|Slide 75 This is the emersed form of Hygrophila corymbosa. Once it becomes emersed, the underwater part becomes mostly stems (much like mangrove roots). It blooms continuously with pretty purple flowers.|
|Slide 76 Another view of the Rainbowfish tank with an undergravel filter. Stem plants do very well in this tank. Notice the Samolus parviflorus in the left center with the tall stems supporting baby plants. Hygrophila corymbosa is behind it with a small E. horemanii just of the left of center.|
|Slide 77 Here are emersed E. osiris leaves in front of emersed H. corymbosa. Houseplants are on a shelf behind the tank. Is that a jaguar peering out of the jungle?|
|Slide 78 This is one of Takashi Amano's "paintings" using aquatic plants. He strives to create scenes from nature using aquascaping elements. Using just rocks and Glossostigma elatinoides, he has beautifully represented a mountain scene.|
If your aquascaped aquarium is like a piece of art, it makes sense to
frame it appropriately. We had some oak stands and hoods custom built to
match other furniture in the house. Surprisingly, they weren't that much
more expensive than standard high quality stands found at aquarium stores.
We located a local woodworking shop and worked with them to develop the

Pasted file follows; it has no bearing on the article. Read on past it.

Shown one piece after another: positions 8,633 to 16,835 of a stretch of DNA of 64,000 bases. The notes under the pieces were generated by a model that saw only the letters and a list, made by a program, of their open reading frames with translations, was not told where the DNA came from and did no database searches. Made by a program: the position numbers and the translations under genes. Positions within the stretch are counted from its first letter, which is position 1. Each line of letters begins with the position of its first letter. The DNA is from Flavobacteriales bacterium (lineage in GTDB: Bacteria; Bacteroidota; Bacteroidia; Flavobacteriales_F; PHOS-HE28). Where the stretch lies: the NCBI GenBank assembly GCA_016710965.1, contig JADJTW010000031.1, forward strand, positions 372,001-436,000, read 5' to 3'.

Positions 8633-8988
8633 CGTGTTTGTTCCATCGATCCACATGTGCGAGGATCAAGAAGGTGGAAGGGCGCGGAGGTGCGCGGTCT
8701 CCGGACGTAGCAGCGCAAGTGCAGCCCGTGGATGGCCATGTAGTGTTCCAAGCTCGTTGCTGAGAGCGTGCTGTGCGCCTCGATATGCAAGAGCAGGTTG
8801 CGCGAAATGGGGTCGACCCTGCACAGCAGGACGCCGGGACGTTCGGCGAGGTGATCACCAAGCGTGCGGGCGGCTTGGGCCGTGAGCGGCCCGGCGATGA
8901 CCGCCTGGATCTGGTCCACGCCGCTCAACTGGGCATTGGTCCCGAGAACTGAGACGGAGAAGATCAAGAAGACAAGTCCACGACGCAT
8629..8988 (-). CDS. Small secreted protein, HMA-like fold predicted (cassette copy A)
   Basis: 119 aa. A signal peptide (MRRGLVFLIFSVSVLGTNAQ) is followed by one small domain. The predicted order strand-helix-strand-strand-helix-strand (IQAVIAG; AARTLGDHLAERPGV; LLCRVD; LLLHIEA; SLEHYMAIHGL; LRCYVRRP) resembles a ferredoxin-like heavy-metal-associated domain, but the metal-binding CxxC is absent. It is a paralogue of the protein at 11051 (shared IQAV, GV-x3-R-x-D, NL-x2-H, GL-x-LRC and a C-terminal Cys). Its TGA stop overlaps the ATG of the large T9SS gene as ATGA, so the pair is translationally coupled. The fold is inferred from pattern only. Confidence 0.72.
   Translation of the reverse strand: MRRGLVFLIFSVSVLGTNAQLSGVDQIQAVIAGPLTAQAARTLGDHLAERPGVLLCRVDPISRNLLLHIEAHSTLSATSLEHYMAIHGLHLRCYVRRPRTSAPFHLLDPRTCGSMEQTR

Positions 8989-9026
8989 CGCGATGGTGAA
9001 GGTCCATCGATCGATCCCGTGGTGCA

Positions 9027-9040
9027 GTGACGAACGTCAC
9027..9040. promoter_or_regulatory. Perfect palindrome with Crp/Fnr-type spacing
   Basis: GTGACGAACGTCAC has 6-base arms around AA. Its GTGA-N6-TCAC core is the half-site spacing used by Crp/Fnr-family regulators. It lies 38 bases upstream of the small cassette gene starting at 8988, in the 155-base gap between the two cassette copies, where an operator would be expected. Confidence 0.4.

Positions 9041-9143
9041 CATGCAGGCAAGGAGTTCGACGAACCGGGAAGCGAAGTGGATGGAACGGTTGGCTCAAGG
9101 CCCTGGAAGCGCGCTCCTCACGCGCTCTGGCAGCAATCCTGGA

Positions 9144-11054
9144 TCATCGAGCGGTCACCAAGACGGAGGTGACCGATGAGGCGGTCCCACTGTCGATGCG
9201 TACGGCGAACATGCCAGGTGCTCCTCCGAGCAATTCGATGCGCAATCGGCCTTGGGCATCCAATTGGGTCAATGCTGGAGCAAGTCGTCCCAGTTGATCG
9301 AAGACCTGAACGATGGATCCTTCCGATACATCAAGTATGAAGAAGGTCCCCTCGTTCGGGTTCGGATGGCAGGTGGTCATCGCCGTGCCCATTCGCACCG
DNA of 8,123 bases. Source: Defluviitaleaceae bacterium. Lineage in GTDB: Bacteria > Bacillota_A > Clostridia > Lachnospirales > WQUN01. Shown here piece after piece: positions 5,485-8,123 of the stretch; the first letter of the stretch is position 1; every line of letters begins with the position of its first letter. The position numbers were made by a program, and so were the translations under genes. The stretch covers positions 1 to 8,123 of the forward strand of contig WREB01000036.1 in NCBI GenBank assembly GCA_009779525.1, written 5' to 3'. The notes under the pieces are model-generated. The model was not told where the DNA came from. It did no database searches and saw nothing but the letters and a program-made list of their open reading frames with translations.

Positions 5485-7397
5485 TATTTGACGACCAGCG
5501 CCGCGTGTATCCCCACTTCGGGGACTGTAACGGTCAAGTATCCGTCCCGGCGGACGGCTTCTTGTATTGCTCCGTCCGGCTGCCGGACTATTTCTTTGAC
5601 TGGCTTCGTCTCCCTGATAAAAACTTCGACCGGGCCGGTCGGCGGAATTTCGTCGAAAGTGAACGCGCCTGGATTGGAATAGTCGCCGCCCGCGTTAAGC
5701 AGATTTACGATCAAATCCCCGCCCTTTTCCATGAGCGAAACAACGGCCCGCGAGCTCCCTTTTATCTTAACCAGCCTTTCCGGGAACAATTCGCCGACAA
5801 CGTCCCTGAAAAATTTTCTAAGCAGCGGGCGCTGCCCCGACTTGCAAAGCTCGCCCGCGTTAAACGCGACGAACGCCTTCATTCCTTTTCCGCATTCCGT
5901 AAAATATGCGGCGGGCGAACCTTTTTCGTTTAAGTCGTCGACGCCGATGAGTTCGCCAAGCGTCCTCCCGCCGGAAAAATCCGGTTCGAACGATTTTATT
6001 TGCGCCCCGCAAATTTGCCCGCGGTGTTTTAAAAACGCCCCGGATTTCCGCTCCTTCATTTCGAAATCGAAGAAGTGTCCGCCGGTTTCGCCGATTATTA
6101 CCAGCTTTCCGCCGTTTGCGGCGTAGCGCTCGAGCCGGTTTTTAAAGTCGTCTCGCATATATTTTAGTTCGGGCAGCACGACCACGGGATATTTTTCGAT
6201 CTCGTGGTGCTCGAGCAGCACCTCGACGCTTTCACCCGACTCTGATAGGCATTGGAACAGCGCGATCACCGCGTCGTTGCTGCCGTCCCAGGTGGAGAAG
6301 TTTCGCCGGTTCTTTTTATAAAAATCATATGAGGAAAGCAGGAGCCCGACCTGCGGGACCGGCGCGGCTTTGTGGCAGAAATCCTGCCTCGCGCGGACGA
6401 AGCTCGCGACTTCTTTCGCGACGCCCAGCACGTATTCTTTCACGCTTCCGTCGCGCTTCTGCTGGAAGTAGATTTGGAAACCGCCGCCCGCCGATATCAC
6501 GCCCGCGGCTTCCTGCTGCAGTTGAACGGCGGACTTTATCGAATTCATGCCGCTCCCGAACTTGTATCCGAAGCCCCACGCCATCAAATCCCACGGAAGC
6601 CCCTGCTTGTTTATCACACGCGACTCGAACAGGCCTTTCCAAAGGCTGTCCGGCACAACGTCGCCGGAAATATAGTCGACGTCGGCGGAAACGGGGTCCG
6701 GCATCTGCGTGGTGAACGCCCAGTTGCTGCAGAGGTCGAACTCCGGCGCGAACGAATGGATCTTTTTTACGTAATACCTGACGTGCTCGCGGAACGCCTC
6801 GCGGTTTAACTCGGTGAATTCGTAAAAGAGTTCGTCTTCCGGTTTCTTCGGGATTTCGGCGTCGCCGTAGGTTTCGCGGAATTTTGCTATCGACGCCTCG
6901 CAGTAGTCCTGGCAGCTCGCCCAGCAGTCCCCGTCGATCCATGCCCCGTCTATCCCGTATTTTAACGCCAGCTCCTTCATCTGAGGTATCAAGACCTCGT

The hood is a bit different than you find in aquarium shops. It is split in the middle so that the front half swings up and over the back half. This gives us easy access to the tank for feeding, cleaning and maintenance. The whole hood slides back 4" to the wall, allowing full access without removing it completely. Fluorescent lights and an on/off switch are mounted in the hood.
As a final note, we would like to slip in a reference to the Aquatic
Gardeners Association. This is a hobbyist association devoted to aquatic
plants. They publish a newsletter roughly six times per year with loads
of information on the aquatic plant hobby. See the handout for information
Another worthwhile reference is the Aquatic Plants Digest, available via http://www.actwin.com.